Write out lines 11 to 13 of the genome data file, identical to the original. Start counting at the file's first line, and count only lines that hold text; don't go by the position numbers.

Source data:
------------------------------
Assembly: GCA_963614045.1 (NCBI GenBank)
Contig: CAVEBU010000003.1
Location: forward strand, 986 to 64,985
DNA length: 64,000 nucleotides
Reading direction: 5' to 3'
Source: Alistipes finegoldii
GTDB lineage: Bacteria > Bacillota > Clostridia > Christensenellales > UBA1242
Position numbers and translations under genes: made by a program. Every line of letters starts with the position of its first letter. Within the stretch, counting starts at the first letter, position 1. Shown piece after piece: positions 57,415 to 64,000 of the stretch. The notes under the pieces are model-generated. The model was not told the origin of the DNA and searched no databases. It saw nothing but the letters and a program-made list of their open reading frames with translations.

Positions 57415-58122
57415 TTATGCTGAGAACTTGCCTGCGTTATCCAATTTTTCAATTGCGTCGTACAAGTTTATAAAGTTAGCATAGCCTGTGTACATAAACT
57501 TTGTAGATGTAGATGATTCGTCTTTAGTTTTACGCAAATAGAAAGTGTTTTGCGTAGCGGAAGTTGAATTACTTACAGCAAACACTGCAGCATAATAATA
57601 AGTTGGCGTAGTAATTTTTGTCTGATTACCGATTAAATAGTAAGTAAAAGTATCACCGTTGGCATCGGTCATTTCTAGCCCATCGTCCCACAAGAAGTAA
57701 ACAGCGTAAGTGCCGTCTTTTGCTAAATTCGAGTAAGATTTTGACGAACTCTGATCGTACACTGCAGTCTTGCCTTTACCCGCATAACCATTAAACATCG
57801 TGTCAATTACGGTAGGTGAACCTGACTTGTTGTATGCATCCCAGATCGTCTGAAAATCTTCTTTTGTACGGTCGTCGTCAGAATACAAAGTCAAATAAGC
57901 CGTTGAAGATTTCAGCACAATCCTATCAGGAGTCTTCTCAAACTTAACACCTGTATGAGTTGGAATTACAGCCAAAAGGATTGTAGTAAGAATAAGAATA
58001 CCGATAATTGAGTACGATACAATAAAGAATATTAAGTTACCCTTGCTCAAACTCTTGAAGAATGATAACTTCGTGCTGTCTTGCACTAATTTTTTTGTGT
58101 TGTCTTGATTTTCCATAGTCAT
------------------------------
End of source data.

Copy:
57501 TTGTAGATGTAGATGATTCGTCTTTAGTTTTACGCAAATAGAAAGTGTTTTGCGTAGCGGAAGTTGAATTACTTACAGCAAACACTGCAGCATAATAATA
57601 AGTTGGCGTAGTAATTTTTGTCTGATTACCGATTAAATAGTAAGTAAAAGTATCACCGTTGGCATCGGTCATTTCTAGCCCATCGTCCCACAAGAAGTAA
57701 ACAGCGTAAGTGCCGTCTTTTGCTAAATTCGAGTAAGATTTTGACGAACTCTGATCGTACACTGCAGTCTTGCCTTTACCCGCATAACCATTAAACATCG